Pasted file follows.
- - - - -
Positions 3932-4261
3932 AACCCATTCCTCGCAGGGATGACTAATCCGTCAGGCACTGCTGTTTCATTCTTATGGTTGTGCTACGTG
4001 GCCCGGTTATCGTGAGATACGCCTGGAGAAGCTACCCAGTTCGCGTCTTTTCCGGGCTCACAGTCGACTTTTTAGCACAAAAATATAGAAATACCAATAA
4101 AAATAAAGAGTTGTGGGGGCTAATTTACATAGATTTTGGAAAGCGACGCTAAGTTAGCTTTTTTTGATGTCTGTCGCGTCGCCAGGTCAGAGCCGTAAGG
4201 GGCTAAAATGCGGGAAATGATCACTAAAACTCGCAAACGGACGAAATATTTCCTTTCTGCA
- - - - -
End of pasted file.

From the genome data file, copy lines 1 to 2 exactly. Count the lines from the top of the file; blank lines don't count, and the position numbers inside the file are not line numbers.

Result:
Positions 3932-4261
3932 AACCCATTCCTCGCAGGGATGACTAATCCGTCAGGCACTGCTGTTTCATTCTTATGGTTGTGCTACGTG